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Puerto Rico’s New Governor Promises Statehood Push

© AP Photo / Ricardo ArduengoIn this May 4, 2012 photo, the flags of Puerto Rico and the U.S. wave behind an English one-way traffic sign in Guaynabo, Puerto Rico, one of only a few places in Puerto Rico with street signs in English
In this May 4, 2012 photo, the flags of Puerto Rico and the U.S. wave behind an English one-way traffic sign in Guaynabo, Puerto Rico, one of only a few places in Puerto Rico with street signs in English - Sputnik International
Puerto Rico’s new governor, sworn in Monday, January 2, outlined his plan for a revitalization of the troubled island territory in a fiery speech. Governor Ricardo Rosselló promised, among other assertions, to pursue Puerto Rican statehood in the United States Congress.

"The United States cannot pretend to be a model of democracy for the world while it discriminates against 3.5 million of its citizens in Puerto Rico, depriving them of their right to political, social and economic equality under the US flag," Rosselló said, in a Spanish-language inauguration speech. He announced that Puerto Rico would hold elections for two Senators and five Congressional representatives before pushing for statehood, a tactic successfully used by Tennessee to join the union in 1796.

At 37-years old, Ricardo Rosselló is the youngest governor in the United States. A former stem-cell researcher with Duke University and political commentator, he won the vote in November 2016 as a candidate for the center-right New Progressive party. New Progressive supports Puerto Rican statehood, as opposed to the center-left Popular Democratic party that Rosselló defeated, which supports Puerto Rico remaining a commonwealth. 

Rosselló is a political outsider, but has captured the hearts and minds of many Puerto Ricans. "This is a historic moment for Puerto Rico," said 50-year-old Jose Davila, a member of the New Progressive party. "[Rosselló's] the hope of our island, he's the hope for statehood, he's the hope for a people that have suffered."

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Puerto Rico has been in the throes of an economic crisis that began in 2006, following measures passed by President Bill Clinton a decade earlier, abolishing a section of the US Internal Revenue Code that allowed US corporations to obtain tax breaks if they incorporated on the island. After Clinton's pronouncement, companies fled Puerto Rico and the territory found itself with a large budget deficit. In 2005 the economy fell into a depression.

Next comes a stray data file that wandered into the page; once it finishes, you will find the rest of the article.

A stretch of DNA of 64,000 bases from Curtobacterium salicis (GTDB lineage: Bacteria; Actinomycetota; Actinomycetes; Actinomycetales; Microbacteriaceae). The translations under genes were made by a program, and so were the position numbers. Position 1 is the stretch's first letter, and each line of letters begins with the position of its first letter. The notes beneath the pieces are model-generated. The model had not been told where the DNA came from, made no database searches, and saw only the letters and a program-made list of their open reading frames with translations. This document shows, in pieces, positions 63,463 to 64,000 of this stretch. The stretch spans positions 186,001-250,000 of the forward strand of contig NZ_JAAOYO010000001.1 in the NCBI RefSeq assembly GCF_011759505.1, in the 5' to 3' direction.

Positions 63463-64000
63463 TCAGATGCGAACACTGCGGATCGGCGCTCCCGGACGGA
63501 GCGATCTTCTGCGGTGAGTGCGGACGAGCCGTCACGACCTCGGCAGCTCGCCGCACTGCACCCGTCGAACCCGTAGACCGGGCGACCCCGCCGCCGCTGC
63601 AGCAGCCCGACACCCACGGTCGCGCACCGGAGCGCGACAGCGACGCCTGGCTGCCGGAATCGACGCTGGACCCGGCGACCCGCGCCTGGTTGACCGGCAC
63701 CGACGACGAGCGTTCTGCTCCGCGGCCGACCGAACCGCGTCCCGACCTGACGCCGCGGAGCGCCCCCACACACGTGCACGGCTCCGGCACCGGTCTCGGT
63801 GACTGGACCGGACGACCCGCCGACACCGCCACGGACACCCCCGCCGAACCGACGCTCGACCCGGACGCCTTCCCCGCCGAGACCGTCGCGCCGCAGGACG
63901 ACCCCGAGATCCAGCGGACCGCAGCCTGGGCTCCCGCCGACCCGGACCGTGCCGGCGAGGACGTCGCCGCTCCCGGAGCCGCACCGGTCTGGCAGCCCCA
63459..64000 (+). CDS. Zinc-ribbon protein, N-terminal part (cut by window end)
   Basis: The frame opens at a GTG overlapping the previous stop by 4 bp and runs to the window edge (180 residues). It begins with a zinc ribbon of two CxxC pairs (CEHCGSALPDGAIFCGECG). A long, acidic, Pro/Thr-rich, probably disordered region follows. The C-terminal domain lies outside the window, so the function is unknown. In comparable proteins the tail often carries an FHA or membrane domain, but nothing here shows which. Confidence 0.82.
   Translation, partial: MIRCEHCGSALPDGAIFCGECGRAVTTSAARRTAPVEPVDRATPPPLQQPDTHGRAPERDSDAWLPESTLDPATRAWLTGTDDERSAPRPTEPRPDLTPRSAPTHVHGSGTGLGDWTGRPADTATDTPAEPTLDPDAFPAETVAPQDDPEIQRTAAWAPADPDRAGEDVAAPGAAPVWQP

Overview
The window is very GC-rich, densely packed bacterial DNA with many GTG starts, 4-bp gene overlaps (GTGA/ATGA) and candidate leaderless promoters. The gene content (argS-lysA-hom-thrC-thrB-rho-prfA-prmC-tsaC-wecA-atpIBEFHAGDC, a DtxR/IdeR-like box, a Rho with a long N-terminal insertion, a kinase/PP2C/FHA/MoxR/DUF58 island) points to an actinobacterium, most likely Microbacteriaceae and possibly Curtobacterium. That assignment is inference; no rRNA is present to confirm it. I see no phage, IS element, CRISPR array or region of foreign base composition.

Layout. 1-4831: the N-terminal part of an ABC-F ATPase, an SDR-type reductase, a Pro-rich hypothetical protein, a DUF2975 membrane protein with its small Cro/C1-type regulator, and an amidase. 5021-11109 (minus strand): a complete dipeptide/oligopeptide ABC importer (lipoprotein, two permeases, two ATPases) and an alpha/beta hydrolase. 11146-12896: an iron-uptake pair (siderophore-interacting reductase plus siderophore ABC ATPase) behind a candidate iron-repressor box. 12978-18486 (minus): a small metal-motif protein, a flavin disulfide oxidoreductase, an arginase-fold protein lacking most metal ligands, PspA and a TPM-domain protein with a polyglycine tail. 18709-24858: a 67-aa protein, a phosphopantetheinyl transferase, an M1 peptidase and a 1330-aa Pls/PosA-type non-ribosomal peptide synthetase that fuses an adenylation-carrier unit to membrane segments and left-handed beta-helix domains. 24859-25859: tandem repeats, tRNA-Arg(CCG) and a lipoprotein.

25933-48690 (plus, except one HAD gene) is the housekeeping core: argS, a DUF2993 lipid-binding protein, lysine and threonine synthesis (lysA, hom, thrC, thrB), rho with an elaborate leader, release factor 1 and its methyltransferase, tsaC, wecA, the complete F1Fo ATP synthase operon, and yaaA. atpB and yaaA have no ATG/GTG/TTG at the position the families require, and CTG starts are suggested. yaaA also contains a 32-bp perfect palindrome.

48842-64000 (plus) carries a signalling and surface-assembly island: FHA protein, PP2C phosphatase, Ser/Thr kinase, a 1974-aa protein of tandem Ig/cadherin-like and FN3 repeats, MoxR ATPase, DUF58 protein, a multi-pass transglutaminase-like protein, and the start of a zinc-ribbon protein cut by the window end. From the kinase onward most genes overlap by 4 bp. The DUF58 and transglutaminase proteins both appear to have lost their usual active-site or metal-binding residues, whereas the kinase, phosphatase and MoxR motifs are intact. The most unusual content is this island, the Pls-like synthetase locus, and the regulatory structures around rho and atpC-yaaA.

The island's population has steadily shrunk since that time, from 3.8 million in 2000, to 3.5 million in 2015 as people flee the island to seek jobs. To prevent a government default, former governor Alejandro Garcia Padilla levied dozens of new taxes, sending his approval ratings into a downward spiral. Many in Puerto Rico believe that the additional benefits and privileges they would have as a state would make it easier for them to repair the island's ailing economy.

Rosselló's plan to save Puerto Rico is multi-faceted. He wants to draw business back to Puerto Rico, work closely with the US federal government to restructure the island's $70-billion debt, reduce the wage gap between female and male government employees, reduce government expenditure, privatize Puerto Rico's energy services, create an oversight agency to fight widespread government corruption, and increase doctor pay. Several of these measures have already been implemented in day-one executive orders.

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Historically, to become a state, territories jumped through many legislative hoops. First, it had to hold a referendum to show that a majority of citizens supported statehood. Rosselló has promised to enact one such referendum. A territory would then adopt a government and constitution in compliance with the US constitution. Puerto Rico has done this already. Both houses of the US Congress would then have to pass a joint resolution to accept the territory as a state. Lastly, the sitting US president would sign the joint resolution. President-elect Donald Trump said in January 2016 that he would support Puerto Rican statehood, if its people did as well.

If Puerto Rico became the 51st state, it would be the first state to join the union since Alaska and Hawaii both entered in 1959. Among significant political changes resulting from the entry of 3.5 million new presidential voters and seven new Congressmen; a new star would have to be added to the United States flag.

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